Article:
The narrative impact of Heavy Rain

Warning: This post will contain spoilers for Heavy Rain, the adventure video game on PlayStation 3.

When I finished Heavy Rain, I had to take a moment to catch my breath. A moment to be able to take in what I had just experienced and digest some of the finer plot points. Regardless of the choices, mistakes or revelations that you make in the game, it is undeniably an emotional roller coaster.

I should probably provide a brief summary of my personal path in Heavy Rain. As Ethan Mars I managed to find and save the child – this was achieved by cutting off Ethan’s little finger and choosing to take the poison at the final trial. By refusing to shoot the drug dealer, I was left with three possible choices for the location of Shaun. Luckily, by listening to the mobile phone and deducing that some kind of ship(?) was nearby, I chose to drive to the warehouse closest to the river.

As FBI profiler Norman Jayden, I didn’t find out that the killer was Scott Shelby. Despite finding the gold watch in the clip of the origami killer, I didn’t want to accuse Blake and didn’t think of geo-analysing it for further evidence. As I rooted through the rest of Blake’s evidence, I was aware that Norman would soon die from the ARI and chose to log out. This meant that I ended his scenario with a rather unimpressive resignation.

Regrettably I left Lauren to die in the car, allowing Scott Shelby to escape to the surface. I felt a little tricked by this section; the buttons didn’t seem to correspond to their contextual counterparts and what I thought would wake Lauren up actually resulted in Scott leaving. Out of frustration I left Charles Kramer to die in the mansion (the man deserved it in my opinion) and I also missed cleaning the telephone in the typewriter store.

Although I was never particularly sold on the quick-time controls, the intriguing plot and deep characters really pulled me in. It was a great piece of storytelling and up there with some of my favourite crime novels. To make the experience ‘pure’ I never turned off the console to retry a section, nor did I spoil the story by looking it up in advance. As a result Ethan’s final choice was a very difficult decision for me. The revelation that Scott Shelby was the origami killer was also completely unexpected.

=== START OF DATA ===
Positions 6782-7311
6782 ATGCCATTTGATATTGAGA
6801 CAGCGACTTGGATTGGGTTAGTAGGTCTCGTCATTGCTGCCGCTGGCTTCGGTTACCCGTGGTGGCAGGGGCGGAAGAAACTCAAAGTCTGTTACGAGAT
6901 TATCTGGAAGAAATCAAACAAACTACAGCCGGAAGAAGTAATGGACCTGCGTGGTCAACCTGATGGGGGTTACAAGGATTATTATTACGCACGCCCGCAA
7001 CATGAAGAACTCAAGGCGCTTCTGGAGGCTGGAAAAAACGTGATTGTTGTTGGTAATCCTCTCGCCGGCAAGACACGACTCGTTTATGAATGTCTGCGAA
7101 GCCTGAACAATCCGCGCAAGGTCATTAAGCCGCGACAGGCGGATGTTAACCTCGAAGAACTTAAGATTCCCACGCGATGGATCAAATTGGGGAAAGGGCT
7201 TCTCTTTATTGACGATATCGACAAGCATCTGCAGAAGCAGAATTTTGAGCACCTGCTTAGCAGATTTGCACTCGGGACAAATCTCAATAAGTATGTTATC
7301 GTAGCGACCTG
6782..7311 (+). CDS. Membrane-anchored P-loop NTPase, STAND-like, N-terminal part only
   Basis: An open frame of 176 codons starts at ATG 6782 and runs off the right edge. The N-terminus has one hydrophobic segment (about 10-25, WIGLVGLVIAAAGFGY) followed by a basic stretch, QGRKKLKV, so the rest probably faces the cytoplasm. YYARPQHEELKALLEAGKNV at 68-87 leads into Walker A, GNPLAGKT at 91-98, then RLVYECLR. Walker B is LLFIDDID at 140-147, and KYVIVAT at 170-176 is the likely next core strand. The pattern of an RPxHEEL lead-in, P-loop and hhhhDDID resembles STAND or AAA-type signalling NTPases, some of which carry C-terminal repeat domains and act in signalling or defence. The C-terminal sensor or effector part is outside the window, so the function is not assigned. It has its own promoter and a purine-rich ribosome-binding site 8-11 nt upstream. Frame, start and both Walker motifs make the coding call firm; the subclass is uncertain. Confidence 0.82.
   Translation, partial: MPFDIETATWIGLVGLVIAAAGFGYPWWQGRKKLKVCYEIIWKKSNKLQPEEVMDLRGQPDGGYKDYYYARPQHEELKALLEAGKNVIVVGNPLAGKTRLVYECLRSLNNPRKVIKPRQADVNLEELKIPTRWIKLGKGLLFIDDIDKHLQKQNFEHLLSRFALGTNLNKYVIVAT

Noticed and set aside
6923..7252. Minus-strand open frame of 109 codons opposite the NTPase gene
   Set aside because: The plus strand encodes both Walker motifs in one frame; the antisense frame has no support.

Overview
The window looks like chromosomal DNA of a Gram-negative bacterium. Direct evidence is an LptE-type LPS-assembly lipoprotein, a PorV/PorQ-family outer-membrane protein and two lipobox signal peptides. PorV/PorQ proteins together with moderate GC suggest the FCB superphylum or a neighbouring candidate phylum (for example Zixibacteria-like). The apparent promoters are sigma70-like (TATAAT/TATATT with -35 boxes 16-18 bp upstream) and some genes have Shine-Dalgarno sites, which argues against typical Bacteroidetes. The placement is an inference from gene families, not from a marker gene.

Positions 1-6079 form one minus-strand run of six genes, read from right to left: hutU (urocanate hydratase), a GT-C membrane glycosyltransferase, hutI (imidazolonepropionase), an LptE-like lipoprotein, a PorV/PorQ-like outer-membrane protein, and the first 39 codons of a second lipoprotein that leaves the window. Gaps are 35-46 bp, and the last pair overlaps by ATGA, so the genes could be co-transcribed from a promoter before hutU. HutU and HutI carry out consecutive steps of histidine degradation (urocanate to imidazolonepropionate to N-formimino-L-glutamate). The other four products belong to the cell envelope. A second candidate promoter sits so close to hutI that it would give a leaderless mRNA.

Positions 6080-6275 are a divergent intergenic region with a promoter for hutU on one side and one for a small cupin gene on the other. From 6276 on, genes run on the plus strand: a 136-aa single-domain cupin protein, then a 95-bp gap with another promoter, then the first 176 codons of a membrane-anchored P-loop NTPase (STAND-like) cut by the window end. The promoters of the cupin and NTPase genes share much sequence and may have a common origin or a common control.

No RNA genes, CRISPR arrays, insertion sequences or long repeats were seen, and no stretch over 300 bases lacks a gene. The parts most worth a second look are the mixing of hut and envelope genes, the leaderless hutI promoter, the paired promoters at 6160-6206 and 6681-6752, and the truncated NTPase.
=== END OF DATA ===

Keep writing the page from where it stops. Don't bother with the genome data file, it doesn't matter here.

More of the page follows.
Hopefully Heavy Rain will spawn more video games with this type of mature, intelligent narrative. Although I was confused with a few of the minor plot points (what was Ethan’s blackouts really about?) these were addressed in some of the ‘Making Of’ videos and I agree with their decision to make the game less supernatural. Although I always felt a twinge of the fantastical in Heavy Rain (Norman’s glasses were always a little far-fetched) maintaining a sense of realism helped to focus my own personal theories throughout the game.

I’m not usually one to advocate video games as an art form, but Heavy Rain certainly fits into this category. The narrative is engrossing and will likely stay with me for many months to come. If you own a PlayStation 3 and haven’t played it yet, I heartily recommend checking it out.

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Tetsuya Nomura reveals new Kingdom Hearts III details

Square Enix legend Tetsuya Nomura (Director of the Kingdom Hearts franchise and Final Fantasy VII: Advent Children, among others) has leaked a few more tentative details about Kingdom Hearts III in Famitsu magazine.

Nomura is said to have confirmed that Kingdom Hearts III will be the last instalment featuring the series’ iconic villain Xehanort. This doesn’t mean that the franchise is set to end though, as Nomura later added that a structure has already been created for future sequels with Sora.

It’s important to remember that Kingdom Hearts III is a long way from realisation. The team is currently developing Kingdom Hearts 3D: Dream Drop Distance for the Nintendo 3DS, which is reported to be at about 40-50% completion. Although Kingdom Hearts III has been rumoured for many years, there has been no confirmation that title has made it to production or planning.

Fans can find answers to some of their questions regarding Kingdom Hearts III in the aforementioned KH3D, according to Nomura. He also mentioned that Square Enix were looking into the technology that could render older titles in high definition. Is this a hint that we could soon see HD remakes/ collections for Final Fantasy, Kingdom Hearts or Dragon Quest?

It’s an attractive prospect, but one that I hope they don’t undertake. The team has already spent far too much time in side projects and now need to refocus their efforts on Kingdom Hearts III. Although fans are enjoying some of the recent portable outings, I can’t help but feel that they are growing more and more restless for a sequel on home consoles.